The actual authorization code starts with a grant_type which we set to the static variable of client_credentials, which means that we do not pass any user credentials or refresh tokens. Client_Id is not exactly the same Client Id as above, here we need to append “@” and the realm to scope the request to our tenant. The Client secret and redirect Uri is the same as when creating the app. Finally we have the resource token which is a combination of the SharePoint identifier, the domain and the realm. Note that if you’re targeting the anything in a Personal Site, you not only have to update the $url variable but also the $domain variable.

    We send all this data to the Azure Access Control Services (ACS), remember we did not use Azure AD, endpoint like this:

    $or = Invoke-WebRequest -Uri "https://accounts.accesscontrol.windows.net/$realm/tokens/OAuth/2" `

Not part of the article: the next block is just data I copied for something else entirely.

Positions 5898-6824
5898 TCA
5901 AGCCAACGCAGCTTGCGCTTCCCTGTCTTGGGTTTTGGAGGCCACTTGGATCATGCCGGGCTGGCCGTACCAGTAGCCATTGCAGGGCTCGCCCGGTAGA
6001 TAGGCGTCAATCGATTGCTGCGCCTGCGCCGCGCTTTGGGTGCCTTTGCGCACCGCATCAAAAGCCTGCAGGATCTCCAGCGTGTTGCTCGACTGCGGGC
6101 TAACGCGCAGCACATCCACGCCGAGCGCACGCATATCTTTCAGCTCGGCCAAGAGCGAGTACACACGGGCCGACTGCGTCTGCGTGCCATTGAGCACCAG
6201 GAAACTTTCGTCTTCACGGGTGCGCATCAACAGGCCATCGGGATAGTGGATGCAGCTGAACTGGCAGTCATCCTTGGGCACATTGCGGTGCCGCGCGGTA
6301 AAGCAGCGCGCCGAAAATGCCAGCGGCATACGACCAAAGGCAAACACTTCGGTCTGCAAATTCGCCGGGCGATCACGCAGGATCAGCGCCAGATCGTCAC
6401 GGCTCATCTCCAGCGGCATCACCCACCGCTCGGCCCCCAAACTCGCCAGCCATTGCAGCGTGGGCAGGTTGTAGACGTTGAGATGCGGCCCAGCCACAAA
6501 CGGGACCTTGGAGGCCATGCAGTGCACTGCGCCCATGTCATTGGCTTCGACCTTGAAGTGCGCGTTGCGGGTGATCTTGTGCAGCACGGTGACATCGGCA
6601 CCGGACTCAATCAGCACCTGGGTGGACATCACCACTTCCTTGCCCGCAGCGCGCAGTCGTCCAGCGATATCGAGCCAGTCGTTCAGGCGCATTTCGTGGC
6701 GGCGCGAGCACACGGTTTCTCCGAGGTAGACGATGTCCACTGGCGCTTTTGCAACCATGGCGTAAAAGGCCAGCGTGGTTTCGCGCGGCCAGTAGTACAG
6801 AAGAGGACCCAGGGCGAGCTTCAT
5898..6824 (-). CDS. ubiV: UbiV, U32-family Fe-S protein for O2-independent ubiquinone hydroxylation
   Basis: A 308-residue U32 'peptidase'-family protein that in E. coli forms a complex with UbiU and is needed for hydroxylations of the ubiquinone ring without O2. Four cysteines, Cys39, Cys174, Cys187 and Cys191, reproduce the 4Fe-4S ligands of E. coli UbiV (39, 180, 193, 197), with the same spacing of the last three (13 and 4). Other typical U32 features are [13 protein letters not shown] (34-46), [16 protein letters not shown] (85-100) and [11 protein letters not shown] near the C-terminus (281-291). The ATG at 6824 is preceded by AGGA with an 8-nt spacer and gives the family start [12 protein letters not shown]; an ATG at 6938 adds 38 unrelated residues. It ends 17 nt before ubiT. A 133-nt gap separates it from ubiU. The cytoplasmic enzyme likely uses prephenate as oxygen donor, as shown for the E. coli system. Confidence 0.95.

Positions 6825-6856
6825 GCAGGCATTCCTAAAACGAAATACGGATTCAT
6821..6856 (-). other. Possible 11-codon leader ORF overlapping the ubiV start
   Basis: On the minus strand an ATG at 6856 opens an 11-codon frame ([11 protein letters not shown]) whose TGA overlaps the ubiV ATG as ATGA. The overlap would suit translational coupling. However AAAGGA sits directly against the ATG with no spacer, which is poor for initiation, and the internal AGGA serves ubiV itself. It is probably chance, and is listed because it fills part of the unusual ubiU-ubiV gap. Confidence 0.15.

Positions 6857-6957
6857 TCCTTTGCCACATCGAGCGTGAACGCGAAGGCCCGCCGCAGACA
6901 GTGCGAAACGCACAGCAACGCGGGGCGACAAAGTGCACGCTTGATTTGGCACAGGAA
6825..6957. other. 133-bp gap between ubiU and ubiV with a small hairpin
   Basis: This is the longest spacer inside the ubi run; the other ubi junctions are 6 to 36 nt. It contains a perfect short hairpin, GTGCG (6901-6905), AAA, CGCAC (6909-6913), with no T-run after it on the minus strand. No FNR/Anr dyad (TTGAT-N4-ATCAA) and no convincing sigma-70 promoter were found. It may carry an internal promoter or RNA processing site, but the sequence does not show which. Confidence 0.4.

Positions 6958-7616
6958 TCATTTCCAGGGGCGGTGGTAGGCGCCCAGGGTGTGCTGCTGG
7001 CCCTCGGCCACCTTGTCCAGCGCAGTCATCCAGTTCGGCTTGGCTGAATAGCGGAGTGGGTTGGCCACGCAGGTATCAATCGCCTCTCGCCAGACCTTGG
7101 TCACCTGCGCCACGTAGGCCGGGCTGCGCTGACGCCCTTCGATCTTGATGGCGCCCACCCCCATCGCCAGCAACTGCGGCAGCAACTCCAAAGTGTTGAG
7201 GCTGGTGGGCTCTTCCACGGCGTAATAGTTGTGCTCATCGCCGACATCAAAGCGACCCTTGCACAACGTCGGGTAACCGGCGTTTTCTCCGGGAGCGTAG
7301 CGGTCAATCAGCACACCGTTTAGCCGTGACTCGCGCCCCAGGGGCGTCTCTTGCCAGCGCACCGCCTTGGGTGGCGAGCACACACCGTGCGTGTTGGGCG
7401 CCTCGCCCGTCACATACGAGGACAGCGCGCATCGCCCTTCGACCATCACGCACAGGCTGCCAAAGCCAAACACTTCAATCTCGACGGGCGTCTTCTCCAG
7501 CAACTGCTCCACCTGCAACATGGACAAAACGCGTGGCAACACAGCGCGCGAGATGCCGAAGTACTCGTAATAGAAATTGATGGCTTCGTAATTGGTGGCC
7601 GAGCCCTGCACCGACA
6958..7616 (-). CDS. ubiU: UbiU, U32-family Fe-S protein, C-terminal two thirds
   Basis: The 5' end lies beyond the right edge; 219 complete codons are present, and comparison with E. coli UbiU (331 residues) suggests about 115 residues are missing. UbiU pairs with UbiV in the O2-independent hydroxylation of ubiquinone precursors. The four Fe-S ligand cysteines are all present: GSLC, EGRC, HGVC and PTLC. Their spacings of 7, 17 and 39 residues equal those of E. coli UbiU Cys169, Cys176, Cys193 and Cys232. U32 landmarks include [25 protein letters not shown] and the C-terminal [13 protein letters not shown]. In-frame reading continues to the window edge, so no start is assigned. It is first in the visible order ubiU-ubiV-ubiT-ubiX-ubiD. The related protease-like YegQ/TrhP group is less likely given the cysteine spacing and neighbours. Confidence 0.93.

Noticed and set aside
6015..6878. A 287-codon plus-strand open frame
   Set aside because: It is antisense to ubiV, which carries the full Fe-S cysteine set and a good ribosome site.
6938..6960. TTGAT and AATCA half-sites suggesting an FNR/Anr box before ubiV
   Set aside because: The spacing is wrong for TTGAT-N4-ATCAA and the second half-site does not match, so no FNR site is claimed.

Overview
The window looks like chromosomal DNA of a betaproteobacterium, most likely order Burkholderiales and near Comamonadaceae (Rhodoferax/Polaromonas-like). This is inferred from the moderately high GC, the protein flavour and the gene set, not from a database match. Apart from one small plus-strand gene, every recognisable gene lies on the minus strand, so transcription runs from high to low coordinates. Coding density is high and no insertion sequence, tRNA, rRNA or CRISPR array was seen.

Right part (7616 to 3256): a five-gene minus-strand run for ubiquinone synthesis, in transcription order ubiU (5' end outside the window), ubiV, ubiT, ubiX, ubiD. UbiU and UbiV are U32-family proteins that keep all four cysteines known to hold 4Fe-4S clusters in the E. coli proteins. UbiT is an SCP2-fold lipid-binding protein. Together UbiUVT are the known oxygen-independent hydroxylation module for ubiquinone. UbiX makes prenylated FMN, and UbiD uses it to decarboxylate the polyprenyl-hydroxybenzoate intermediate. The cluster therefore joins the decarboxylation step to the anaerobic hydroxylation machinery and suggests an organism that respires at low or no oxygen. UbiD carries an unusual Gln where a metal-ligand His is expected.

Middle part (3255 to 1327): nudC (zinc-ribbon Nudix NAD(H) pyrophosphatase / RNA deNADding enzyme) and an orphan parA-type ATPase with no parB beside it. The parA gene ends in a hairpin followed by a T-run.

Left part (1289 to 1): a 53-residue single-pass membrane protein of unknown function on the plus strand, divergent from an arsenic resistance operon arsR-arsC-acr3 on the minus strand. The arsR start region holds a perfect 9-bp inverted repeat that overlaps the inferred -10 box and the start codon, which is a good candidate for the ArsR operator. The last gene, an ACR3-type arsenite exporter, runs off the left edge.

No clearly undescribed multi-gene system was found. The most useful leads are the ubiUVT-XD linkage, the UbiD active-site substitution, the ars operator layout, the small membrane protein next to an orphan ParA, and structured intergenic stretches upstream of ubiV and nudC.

-Method Post -Body $body `
        -ContentType "application/x-www-form-urlencoded"
    $json = $or.Content | ConvertFrom-Json
    
    When invoking the endpoint, using our authorization code above, we will get a JSON formatted string back. We convert this string into an object using ConvertFrom-Json.

    Use the access token

    Finally we can use the result from the ACS endpoint and get our access token which we’ll pass into the REST end point (as an Authorization Bearer token) of the site where we want to do operations.

    $headers = @{
        Authorization = "Bearer " + $json.access_token;
        Accept ="application/json"
    } 
    
    Invoke-RestMethod -Uri "$($url)_api/lists/GetByTitle('Documents')/Items" -Method Get -Headers $headers
    

    Summary

    That wasn’t to hard right? All we needed to know was the basic process of OAuth 2.0 and know how to create and pars the requests and responses. The full code sample can be found here: https://gist.github.com/wictorwilen/db67725a66a3e40789e3

About Wictor...

Wictor Wilén is the Nordic Digital Workplace Lead working at Avanade. Wictor has achieved the Microsoft Certified Architect (MCA) - SharePoint 2010, Microsoft Certified Solutions Master (MCSM) - SharePoint  and Microsoft Certified Master (MCM) - SharePoint 2010 certifications. He has also been awarded Microsoft Most Valuable Professional (MVP) for seven consecutive years.